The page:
WhatsApp is adding two-step verification, an extra security feature that all users should enable as soon as it becomes available. Here's how it works.
GlobalFoundries will open a new factory to make cheap wireless chips in Chengdu, China, next year.
Running Android apps on a Chromebook once seemed crazy, but it's happening. We take the concept for a spin on Samsung's new Chromebook Pro.
Intel's got some high priced chips, but none is as expensive as the new Xeon E7-8894 v4 server processor.
These graphically intense PC games crank the eye candy to 11—and make your PC sweat while they're at it.
The device has a built-in heart rate sensor and a voice coach to push your workouts into overdrive.
Be sure to check out these fresh Android app and game releases.
Video games require a lot of time to complete. HowLongToBeat.com can help you figure out how much time to set aside for each game you play.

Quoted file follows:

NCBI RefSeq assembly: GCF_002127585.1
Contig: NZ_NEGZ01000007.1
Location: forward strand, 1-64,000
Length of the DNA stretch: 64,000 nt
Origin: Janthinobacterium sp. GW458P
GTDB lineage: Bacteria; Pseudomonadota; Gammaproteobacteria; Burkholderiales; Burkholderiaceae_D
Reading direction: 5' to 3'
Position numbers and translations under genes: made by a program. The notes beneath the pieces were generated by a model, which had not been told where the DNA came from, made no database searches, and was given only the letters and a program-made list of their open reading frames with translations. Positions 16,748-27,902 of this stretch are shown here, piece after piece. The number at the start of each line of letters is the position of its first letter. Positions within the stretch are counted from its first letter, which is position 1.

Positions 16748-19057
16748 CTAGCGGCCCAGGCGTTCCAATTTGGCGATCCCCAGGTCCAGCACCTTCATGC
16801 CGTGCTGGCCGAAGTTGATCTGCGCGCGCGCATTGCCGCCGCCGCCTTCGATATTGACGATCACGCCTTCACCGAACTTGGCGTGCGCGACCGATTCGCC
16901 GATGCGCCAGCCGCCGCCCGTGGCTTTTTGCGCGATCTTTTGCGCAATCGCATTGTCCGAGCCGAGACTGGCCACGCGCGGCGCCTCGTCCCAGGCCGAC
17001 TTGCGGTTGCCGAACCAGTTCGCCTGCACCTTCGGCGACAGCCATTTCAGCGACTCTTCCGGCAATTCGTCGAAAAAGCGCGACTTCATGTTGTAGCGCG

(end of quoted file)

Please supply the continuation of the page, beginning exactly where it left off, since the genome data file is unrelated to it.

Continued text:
This list of 19 movies now streaming covers everything from classic romances to indie love stories to a Disney/Pixar animation that will delight anyone just waiting for Valentine's Day to pass.
Will What's App's revocable text message feature do more harm than good, and will humanity suffer if we let robots make our lattes? Michael Simon and Mark Hachman hash out these and other hot tech topics.
Our first look at the products Sony announced at CES reveals additional details and impresses us anew.
Apple’s iCloud appears to have been holding on to users’ deleted internet browsing histories, including records over a year old.
The PC's fall from grace is official. Intel said Thursday that going forward, its Xeon and other server processors will get first crack at the company's latest manufacturing processes, while PCs will have to take a number.
Creative Lab's Ryan Schlieper drops by and talks all things PC audio with the Full Nerd crew
Not sure what your phone is collecting about you? A new Android app is promising to simplify the privacy settings on your smartphone, and stop any unwanted data collection.
Microsoft’s lawsuit against the US Department of Justice over indefinite gag orders attached to search warrants can proceed, following a federal judge’s ruling on Thursday.